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Clearwater mayor objects to new landlord 'snooping' around city offices

JIM DAMASKE   |   Times City Hall will be operated out of the sixth floor of One Clearwater Tower at 600 Cleveland St.  in January.
JIM DAMASKE | Times City Hall will be operated out of the sixth floor of One Clearwater Tower at 600 Cleveland St. in January.
Published Dec. 21, 2018

CLEARWATER — Mayor George Cretekos has dropped his four-month long resistance and will now join his colleagues when City Hall moves from its 50-year home on the Bluff into a temporary space on the sixth floor of a downtown office tower in January.

But in a letter to City Manager Bill Horne this week reiterating his original opposition to the move, Cretekos also noted a "disturbing and disconcerting" issue that came up their new landlord since the city signed the five-year lease in August with One Clearwater Tower owner Daniels Ikajevs.

On the day before the failed Nov. 6 referendum that would have transformed the government to give more power to the mayor, Ikajevs was on the third floor of City Hall for an appointment and saw a No Boss Mayor flier on the desk of executive assistant Scott Burrows. Ikajevs snapped a photo with his phone while Burrows' back was turned and sent it to a friend asking "if that was ok for City Hall to take a stance" on the referendum, Ikajevs said.

Burrows said the city manager's office was not passing out anti-strong mayor flyers. Instead, a citizen had mailed the flier to Horne's office with comments, and Burrows was filing the mail for the public record as required, he said.

But over the next few days, Ikajev's photo was circulated among city officials, residents and the media.

"It's not that what he did was illegal, it's just the way he did it," Cretekos said Friday. "It's just the fact he snooped around ... he is going to have complete access to our floor. Now I'm uncomfortable with that."

None of the other council members have raised any concerns with Ikajevs, a downtown investor whose portfolio includes the Waters Edge condo tower, several buildings on the 500 block of Cleveland Street and who is preparing to open a state of the art shared workspace hub in his One Clearwater Tower. Horne said he is also not hesitant about Ikajevs as a landlord since "most of what we deal with is public record" and there are protocols he declined to detail that officials could take to ensure privacy.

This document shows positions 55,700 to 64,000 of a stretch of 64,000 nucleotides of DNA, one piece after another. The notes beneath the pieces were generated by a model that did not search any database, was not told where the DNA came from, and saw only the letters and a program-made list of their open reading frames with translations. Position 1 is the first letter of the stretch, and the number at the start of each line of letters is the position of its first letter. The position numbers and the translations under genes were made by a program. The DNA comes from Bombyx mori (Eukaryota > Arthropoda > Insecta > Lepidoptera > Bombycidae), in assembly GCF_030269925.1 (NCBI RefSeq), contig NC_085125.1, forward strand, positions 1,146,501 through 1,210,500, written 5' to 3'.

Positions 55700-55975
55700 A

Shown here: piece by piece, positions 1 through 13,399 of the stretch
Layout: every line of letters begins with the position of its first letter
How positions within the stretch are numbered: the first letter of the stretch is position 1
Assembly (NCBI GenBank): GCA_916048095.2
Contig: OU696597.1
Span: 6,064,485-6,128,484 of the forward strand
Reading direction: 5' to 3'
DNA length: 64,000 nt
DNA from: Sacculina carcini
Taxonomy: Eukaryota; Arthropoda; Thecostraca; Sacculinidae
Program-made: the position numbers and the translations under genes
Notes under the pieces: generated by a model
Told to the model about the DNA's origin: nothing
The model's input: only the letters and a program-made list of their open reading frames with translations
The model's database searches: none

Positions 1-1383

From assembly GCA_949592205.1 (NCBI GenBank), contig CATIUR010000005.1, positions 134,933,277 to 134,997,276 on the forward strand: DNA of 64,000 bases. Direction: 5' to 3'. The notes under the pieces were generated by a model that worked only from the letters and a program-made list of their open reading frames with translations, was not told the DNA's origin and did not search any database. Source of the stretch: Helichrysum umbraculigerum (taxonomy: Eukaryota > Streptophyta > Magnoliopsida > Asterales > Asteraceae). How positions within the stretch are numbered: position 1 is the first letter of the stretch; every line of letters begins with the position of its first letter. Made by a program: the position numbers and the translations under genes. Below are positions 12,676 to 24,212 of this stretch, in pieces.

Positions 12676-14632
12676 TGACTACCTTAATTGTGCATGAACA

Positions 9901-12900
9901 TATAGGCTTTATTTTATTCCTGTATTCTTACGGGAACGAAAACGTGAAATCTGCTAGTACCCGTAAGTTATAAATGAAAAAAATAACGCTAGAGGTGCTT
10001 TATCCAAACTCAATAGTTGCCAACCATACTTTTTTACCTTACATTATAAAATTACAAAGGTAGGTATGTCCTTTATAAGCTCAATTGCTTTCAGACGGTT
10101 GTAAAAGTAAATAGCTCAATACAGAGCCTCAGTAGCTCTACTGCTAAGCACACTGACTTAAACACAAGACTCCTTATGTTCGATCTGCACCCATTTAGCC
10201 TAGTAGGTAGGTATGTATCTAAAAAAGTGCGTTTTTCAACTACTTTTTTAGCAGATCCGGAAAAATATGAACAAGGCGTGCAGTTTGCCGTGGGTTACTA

"I'm not worried about it," Horne said. "There is a level of trust there that's going to take some time to overcome but he is the landlord and he's going to have access."

Ikajevs said by sharing the photo he was simply inquiring to a friend about the flier and that "we were not spying on anybody."

In his letter, Cretekos reiterated his objections to running a government in a privately owned building without a plan for a new City Hall but conceded to joining his colleagues in the tower because it would have been too burdensome on staff to have an office in the city's Municipal Services Building blocks from the rest of the council.

He advocated waiting to vacate City Hall because the consultants who designed the roughly $50 million Imagine Clearwater waterfront redevelopment plan intended for the city to complete the overhaul of Coachman Park and the new concert green before courting developers to transform the City Hall site.

It's unclear when work on establishing a new City Hall can begin. Pinellas County has not yet started a feasibility study into a joint government building with the city, Assistant City Manager Micah Maxwell said. Three downtown sites have been identified for a joint facility: the Pinellas Suncoast Transit Authority's bus terminal on Park Street; the city-owned vacant lot at Myrtle Avenue and Court Street; and the county-owned lot at Chestnut Street and East Avenue.

But PSTA is not expected to break ground on a new terminal to replace Park Street until 2021, complicating the timeline.

Ikajevs spent about $97,000 to build out the sixth floor of his office tower to accommodate 50 City Hall employees and about eight departments. The city intended to move into the tower in November but was delayed by planning on the buildout. Maxwell said the city will spend about $4,000 on top of Ikajevs' contribution for the buildout and about $7,500 for moving day costs.

He estimates the city's $1.27 million in rent to Ikajevs over the five-year lease will save $76,000 in operating costs over the same time. About $185,000 the city saved forgoing painting and carpeting upgrades in the aging City Hall has been allocated to transfer broadcasting technology for government meetings to the Main Library during this interim period.

Contact Tracey McManus at tmcmanus@tampabay.com or (727) 445-4151. Follow @TroMcManus.

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